Monday, September 17, 2007

Tips to Make Your Good Cooking Better with Lots Less Work

As we step into fall, I feel like getting back into the kitchen.

My favorite time of day for trying new recipes or getting batches of old favorites together is first thing in the morning. Maybe it's because I'm hungry after the night's sleep or maybe it's because the house is quiet and I can get things together without disruption. Maybe the real reason is that I can get it over with early.

The thing is that I like to eat more than I like to cook. To eat well, a bit of effort is occassionally required so I don't mind being in the kitchen - briefly.

Here are some kitchen tips to you help eat better with less work:

1. Nuts & Edible Seeds
Once you open a can or bag of nuts or edible seeds, store unused portions in the freezer. Freezing keeps them from becoming rancid. Frozen, they'll keep indefinitely. They don't freeze hard so you can use them right out of the freezer. For temperature sensitive recipes (like candies, baking etc), let them come to room temperature - about 15 minutes on the counter.

2. Coffee
Store coffee you'll use up in a week or so in the refrigerator. For longer storage, keep beans or ground coffee in the freezer. For either refrigerator or freezer storage transfer coffee to glass freezer safe, canning jars. Never store coffee in plastic. Plastic is porous and you'll loose both flavor and freshness.

3. Rice
Cooking rice takes a long time so when you do cook it, cook some extra and pack into meal sized portions. Freeze. Reheat in the microwave with a drop of water, broth or wine or drop as is into simmer soups and stews. This works with any rice except instant.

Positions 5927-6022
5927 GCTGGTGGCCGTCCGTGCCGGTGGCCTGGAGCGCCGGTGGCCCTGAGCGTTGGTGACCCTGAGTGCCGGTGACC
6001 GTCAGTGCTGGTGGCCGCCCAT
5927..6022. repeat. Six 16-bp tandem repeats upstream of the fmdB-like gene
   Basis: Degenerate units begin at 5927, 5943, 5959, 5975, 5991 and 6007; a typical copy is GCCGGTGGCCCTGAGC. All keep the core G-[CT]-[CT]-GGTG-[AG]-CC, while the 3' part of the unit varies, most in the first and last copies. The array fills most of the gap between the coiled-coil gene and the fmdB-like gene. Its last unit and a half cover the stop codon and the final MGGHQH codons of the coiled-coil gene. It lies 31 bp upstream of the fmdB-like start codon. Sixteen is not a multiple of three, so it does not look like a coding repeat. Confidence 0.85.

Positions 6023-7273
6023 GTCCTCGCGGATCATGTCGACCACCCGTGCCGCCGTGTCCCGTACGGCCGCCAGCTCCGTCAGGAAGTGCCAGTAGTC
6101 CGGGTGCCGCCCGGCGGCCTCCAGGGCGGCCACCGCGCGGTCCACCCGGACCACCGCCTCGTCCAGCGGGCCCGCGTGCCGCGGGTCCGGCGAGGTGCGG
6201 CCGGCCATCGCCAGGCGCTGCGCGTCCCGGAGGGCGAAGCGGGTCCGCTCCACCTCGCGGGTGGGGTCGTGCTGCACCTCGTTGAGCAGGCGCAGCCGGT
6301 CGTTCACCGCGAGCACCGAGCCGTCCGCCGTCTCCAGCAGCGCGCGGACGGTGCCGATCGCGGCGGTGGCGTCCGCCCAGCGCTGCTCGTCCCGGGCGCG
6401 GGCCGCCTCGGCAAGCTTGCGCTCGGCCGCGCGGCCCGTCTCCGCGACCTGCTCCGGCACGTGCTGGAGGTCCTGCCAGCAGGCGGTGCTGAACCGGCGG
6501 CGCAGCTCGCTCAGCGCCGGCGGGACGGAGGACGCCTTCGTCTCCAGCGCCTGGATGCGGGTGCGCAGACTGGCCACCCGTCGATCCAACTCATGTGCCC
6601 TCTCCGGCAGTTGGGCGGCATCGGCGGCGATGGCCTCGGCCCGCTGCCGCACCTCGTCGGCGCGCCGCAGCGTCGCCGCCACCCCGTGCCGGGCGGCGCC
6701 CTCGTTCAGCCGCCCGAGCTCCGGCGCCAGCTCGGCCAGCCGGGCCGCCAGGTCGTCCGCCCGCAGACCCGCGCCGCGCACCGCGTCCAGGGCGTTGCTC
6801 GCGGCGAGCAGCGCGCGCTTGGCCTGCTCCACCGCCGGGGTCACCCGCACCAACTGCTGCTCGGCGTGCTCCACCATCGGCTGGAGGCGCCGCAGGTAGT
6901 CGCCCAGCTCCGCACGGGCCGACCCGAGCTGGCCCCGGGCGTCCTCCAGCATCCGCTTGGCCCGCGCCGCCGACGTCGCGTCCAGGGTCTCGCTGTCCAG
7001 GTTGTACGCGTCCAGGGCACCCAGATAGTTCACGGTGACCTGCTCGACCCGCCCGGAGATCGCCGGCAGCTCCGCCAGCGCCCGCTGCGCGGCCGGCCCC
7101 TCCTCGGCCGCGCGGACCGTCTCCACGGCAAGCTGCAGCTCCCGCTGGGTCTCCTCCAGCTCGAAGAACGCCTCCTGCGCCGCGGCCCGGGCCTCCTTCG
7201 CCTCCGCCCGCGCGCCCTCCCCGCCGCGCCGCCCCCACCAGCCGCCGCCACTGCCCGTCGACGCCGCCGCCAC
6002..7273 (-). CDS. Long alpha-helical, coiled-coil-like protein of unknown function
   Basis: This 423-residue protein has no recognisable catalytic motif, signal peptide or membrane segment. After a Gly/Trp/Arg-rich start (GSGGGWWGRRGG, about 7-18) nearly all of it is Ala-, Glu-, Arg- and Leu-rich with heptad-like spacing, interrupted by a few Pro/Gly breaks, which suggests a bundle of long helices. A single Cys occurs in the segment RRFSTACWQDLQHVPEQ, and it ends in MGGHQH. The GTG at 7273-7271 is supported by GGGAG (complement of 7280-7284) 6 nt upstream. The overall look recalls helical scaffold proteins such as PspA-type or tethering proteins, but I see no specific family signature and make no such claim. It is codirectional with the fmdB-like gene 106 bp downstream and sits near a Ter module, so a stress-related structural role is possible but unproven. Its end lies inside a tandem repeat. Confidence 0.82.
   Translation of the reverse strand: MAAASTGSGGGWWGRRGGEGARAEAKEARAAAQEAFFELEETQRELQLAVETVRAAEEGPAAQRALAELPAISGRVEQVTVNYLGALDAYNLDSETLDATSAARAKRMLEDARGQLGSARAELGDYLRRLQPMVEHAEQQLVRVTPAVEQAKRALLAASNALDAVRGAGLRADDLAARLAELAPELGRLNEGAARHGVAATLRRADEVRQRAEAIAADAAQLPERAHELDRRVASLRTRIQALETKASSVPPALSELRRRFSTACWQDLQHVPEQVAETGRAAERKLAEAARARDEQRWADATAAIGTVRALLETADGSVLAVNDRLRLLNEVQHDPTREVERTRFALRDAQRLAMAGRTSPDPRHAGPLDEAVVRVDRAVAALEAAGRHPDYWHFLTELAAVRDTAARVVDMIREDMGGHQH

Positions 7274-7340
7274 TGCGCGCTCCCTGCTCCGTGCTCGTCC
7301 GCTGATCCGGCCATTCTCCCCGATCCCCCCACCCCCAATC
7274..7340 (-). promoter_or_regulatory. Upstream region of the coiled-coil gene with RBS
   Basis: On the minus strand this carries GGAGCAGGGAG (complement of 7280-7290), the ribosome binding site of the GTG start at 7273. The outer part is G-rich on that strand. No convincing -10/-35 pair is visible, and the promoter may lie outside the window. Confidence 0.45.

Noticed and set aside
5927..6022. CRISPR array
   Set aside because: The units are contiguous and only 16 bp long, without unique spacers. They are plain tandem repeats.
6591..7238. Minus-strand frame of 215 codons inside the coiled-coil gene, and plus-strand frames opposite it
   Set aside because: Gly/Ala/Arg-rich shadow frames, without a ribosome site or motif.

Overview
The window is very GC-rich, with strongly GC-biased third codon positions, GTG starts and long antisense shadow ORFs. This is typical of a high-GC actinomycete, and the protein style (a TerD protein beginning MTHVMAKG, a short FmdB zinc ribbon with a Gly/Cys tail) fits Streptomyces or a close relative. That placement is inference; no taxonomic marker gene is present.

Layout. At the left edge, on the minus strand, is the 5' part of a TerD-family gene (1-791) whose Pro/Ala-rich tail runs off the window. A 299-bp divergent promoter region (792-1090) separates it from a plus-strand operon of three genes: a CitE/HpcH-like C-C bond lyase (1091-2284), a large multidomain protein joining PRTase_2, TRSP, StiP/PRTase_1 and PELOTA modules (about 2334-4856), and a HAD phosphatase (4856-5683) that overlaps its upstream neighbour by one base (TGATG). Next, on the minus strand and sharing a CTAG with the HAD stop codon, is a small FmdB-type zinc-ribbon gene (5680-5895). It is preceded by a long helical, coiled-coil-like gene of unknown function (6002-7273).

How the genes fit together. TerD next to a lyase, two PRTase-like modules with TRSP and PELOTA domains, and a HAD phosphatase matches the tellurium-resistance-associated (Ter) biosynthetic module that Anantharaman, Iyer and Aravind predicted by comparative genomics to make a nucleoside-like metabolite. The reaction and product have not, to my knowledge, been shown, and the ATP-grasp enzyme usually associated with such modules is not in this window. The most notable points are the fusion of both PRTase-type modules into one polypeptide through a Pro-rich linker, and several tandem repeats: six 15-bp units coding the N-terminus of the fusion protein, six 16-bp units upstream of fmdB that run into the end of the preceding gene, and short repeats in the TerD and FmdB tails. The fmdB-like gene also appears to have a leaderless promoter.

4. Instant Oatmeal and Other Hot Instant Cereals
They're convenient and come in fun flavors to be sure but I find them way too sweet. Try this trick: mix toasted, unsweetened wheat germ (to taste) into the dry cereal. I like equal amounts of wheat germ and cereal. (This makes a more realistic size portion, too.) For better nutrition, reconstitute with heated milk (cow, soy or almond) instead of water.

5. Cheese
Most chunks of cheese should be rinsed briefly under cool running water when you open the package. It removes surface bacteria which makes cheese bitter, freshens the flavor and removes excess salt. Drain before serving or storing. Don't try to rinse shredded cheese - trust me.

6. Baking Powder
Baking powder should be used up within 3 months of purchase. After that, it doesn't work as well as it should. Buy the size can that will fit your baking needs even if the unit cost is higher. It's not a bargain if you have to throw it out.

Always buy aluminum free baking powder. Aluminum is linked to all kinds of disease including Alzheimer's. Rumsford is a readily available - national brand that has been around for decades. It's no more expensive than brands that contain aluminum and is available in grocery stores every where. Look for the bright red can. Your baking will taste better with an aluminum free baking powder, too.

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